We came to the conclusion that we have way more junk than we have time to deal with. I used to be able to pack all my belongings in the back of a 2001 S10 pick-up, and I loved it. So we sell those nice things to people who will appreciate them.
10) Cost of the transition, there are always costs.
That’s why we are making this a long term goal. Instead of going from home to home in search of where and what we want, we are going to save up so we have buying power and more choices. This will save us far more on transition costs later on, more so than what will cost me today.
11) There is security and safety here(He means my current home). It is not nearly as safe in a trailer park no matter what they are telling you. As a cop I have had more calls in trailer parks over regular homes. The mentality is different.
I like analogies, so I’m going to answer this question with one. I would say that used cars are less reliable and more prone to failure than newer cars. However, that is not always the case. Depending on the cars’ make, model, age, and upkeep, the car could be a lot better than most. The community we found, as far as trailer parks go, is very nice and does not remotely represent the image that pops into most people’s heads. Background checks are performed, people are booted for being a nuisance or causing problems, and landscaping is painstakingly kept up. The management screens tenants and is not afraid to evict unwanted tenants.
12) IF everything goes perfectly, and life is never that way, you will save ~500$ a month, which is $6000 a year. I guarantee at the end of each year unforeseen things will eat into that figure.
That’s exactly why I should free up more capital to handle these unforeseen events.
13) Renters over 10 years will add up in expenses cutting into the $60k you saved.
Sure, but 10 years from now my house could be renting for $400 above my mortgage and I will recoup those expenses faster and faster.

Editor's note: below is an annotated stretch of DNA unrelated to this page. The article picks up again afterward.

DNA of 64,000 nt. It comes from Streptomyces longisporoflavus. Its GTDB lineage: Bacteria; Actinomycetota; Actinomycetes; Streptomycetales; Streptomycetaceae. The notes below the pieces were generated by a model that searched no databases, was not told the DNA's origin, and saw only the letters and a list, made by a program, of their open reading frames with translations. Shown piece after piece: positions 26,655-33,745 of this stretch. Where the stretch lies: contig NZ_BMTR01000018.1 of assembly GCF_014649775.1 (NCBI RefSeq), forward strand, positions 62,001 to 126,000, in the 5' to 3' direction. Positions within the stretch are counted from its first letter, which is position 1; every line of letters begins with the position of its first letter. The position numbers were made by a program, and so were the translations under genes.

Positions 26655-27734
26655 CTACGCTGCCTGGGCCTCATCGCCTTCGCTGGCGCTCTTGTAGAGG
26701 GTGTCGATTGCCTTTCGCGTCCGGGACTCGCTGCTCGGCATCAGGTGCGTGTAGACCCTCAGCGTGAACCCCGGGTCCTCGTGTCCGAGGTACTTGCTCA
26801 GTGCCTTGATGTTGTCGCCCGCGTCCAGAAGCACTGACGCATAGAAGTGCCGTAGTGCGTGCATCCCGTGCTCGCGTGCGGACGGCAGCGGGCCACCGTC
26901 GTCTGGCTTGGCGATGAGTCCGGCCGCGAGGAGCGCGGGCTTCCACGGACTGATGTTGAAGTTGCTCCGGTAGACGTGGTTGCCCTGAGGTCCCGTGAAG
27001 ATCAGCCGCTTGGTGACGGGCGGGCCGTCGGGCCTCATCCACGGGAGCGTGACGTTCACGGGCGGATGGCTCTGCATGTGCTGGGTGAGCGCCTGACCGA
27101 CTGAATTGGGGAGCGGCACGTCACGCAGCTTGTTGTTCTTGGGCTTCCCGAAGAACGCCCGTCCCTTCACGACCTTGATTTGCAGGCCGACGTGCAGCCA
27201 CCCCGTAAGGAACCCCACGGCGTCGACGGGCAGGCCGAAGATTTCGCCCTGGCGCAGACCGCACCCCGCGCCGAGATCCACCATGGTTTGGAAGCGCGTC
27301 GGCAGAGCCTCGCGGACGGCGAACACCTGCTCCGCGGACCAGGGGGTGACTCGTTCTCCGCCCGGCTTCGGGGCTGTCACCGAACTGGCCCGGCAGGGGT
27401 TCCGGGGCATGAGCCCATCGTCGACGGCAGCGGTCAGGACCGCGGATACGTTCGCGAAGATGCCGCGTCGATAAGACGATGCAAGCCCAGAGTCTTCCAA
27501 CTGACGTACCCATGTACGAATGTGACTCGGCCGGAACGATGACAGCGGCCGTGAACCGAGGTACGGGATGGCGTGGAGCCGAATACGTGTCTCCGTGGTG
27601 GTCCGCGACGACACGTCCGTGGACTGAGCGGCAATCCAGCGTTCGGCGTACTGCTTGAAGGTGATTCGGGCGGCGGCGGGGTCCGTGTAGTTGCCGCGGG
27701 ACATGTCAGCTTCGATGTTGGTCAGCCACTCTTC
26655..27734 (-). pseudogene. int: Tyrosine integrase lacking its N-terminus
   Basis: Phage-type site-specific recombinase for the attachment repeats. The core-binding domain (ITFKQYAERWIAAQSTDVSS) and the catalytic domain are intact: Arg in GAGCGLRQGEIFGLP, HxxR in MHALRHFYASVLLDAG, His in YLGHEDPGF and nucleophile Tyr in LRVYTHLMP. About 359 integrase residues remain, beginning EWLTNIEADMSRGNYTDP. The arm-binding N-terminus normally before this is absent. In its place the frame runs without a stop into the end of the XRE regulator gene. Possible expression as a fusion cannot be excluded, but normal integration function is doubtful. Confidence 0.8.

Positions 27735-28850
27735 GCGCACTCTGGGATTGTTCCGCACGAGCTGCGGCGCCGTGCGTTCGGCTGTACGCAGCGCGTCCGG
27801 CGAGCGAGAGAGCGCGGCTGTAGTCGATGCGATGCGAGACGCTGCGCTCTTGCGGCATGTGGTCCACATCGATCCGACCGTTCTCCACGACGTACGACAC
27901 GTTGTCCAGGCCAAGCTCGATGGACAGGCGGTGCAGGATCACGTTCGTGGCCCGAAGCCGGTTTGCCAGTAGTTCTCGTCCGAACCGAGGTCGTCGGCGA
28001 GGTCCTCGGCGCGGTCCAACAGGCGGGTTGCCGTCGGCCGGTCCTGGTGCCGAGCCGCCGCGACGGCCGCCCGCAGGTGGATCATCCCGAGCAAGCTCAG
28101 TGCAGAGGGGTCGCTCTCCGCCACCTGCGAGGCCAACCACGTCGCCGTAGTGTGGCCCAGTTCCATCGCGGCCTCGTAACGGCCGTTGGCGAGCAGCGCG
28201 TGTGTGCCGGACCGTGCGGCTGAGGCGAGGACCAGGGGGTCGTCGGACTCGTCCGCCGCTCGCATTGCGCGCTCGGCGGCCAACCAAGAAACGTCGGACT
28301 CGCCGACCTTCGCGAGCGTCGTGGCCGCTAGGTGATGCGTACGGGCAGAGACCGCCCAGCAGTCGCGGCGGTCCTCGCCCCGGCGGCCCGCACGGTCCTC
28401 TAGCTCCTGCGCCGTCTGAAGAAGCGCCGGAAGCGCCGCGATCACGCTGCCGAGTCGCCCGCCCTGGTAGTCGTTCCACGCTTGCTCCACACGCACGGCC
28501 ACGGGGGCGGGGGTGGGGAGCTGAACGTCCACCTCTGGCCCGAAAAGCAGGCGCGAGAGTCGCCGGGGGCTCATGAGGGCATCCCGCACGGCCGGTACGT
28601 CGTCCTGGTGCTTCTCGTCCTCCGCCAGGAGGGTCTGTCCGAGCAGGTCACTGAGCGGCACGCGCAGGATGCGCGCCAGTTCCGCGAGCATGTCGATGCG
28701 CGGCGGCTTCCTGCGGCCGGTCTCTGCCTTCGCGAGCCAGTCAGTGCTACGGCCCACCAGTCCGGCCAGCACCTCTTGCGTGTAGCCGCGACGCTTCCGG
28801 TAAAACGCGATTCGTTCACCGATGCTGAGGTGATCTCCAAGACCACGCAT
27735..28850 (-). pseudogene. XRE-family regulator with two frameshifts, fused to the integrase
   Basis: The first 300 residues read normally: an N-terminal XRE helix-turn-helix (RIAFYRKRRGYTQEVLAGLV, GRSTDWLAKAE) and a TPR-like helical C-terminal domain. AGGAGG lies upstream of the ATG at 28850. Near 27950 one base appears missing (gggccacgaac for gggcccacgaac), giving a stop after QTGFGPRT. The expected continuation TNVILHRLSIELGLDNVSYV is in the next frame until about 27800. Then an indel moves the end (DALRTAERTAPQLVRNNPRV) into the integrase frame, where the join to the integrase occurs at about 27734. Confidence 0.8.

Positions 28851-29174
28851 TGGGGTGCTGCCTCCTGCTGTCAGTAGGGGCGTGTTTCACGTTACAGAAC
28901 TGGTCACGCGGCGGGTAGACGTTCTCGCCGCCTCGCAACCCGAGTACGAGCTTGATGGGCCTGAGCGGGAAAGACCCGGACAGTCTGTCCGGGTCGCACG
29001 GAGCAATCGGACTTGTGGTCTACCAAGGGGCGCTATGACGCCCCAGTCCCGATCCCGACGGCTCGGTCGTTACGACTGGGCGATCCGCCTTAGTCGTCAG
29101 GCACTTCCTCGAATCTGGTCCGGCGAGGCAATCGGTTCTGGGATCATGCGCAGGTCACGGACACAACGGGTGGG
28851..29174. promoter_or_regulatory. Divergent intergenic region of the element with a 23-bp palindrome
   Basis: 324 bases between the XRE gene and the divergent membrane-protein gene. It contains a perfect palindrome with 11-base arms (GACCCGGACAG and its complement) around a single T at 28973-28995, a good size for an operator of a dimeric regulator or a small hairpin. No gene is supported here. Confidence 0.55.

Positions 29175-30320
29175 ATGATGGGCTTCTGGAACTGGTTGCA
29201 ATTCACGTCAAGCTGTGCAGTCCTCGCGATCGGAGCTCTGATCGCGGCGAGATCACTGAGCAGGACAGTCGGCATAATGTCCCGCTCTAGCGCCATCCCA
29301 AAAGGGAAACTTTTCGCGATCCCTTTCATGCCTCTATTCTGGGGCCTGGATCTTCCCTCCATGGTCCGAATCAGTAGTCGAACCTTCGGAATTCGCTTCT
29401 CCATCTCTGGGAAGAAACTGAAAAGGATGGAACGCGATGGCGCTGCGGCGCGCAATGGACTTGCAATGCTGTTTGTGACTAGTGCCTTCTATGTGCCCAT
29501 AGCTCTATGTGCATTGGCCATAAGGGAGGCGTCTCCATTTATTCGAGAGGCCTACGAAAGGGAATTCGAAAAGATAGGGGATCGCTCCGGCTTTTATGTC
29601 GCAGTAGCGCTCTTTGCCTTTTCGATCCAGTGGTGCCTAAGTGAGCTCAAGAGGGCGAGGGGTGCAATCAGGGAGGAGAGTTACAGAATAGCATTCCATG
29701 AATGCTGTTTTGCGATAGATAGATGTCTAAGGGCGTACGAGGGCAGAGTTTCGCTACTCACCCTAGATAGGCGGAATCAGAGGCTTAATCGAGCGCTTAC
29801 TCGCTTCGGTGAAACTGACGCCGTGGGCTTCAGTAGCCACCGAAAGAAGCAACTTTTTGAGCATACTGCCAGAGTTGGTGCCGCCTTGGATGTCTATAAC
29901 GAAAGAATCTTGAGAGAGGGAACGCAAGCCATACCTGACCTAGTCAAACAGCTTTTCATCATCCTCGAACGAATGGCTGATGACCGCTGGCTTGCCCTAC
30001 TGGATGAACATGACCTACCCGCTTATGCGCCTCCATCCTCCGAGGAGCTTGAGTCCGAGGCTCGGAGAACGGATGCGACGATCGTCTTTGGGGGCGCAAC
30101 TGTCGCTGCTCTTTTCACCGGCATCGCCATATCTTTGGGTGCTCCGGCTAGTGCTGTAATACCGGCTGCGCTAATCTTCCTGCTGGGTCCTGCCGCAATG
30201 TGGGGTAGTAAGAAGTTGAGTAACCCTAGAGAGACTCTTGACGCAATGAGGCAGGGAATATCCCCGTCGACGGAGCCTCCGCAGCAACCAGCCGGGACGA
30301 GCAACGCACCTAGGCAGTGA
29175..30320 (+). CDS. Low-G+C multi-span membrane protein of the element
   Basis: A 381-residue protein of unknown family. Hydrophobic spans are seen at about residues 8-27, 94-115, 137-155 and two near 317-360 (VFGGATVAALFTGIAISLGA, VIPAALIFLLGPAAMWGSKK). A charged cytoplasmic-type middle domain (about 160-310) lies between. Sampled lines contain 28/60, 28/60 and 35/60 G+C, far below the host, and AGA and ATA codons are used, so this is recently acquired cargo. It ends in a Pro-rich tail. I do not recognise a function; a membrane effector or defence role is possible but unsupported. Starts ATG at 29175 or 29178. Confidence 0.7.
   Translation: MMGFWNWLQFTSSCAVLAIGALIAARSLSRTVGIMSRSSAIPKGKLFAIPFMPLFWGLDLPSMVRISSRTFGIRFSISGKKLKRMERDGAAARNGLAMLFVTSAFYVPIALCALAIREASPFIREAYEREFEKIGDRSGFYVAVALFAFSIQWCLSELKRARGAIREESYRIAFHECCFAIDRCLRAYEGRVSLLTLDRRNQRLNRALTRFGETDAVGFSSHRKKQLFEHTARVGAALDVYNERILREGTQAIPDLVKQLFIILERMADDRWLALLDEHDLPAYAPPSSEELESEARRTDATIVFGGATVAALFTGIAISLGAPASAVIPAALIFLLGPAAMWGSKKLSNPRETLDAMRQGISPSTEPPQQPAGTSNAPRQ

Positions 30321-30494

14) Loose 50% depreciation on the single wide and there is a HUGE cut into your expenses.
I prefer to look at the single wide as more of a consumable item, like a car. Most people won’t look twice if I spent $40k on a nice new truck. People would comment on how it must be nice to have and all the many uses it could perform. Sure it will depreciate like crazy, it will require tires, maintenance, insurance, the whole nine yards. But if I get 10-15 years of good use out of the truck, no one would say I wasted my money. Why should my single wide be any different? Except I’d get way more use out of living in something than driving it around and moving things.
15) SHTF* and you walk away from the single wide…then there goes the credit for the future home.
Another good reason I picked a trailer over a house. It can be sold and moved. Worst case imaginable I lose every dollar I put into it and lose $44k. I’ve seen people do a lot worse on buying high priced homes and the market dropping. As far as banks go, it’s no different than a car being repossessed, which is much easier on the credit than a foreclosure.
16) Quality of living goes down and there is always a price to pay for that. Mental/Emotional and at what savings is it worth? I’d say that it would have to be worth more than 500$ a month.
We are quite looking forward to having a smaller home for quality of life reasons. It will give me time to focus on my family, instead of my stuff. I’ve lived in much smaller spaces before, and much larger. I have found that smaller is less stressful than bigger. I find myself looking around my house and seeing how little I use some of my spaces. We see this as trimming a lot of fat.
17) Utilities will go up with a heat pump.
I can’t imagine anything would be more efficient than my current home. We’ve definitely been spoiled by our current setup. I would still expect to save money though, dropping from 2520 sq ft with the two car garage and all these rooms, to 900 sq ft. I’m now powering a whole lot less stuff, even if it’s not as good efficiency wise.
18) Do you enjoy all the people at Walmart when you go there? That is the same mentality as the trailer park.
We are all filled with the views from PeopleOfWalmart.com. When most people think trailer park, the same stereotype usually pops up. Having been in Wal-mart and driven around the new community we picked, I don’t see the resemblance. I see a community of retired people, young first time homebuyers with children, or people trying to live simply. There are no broken down cars, rundown trailers, or trash littered about. I see a groomed community with more personality then where I currently live.
Have more questions of your own? Feel free to ask away in the comments section below!
Hi there! I’m Kaley, prevailing parent and wife, but also just me; stubborn lover of DIY everything, outdoors, and chocolate. Read more about myself and my family under the “Parenting” > “About My Family” tabs.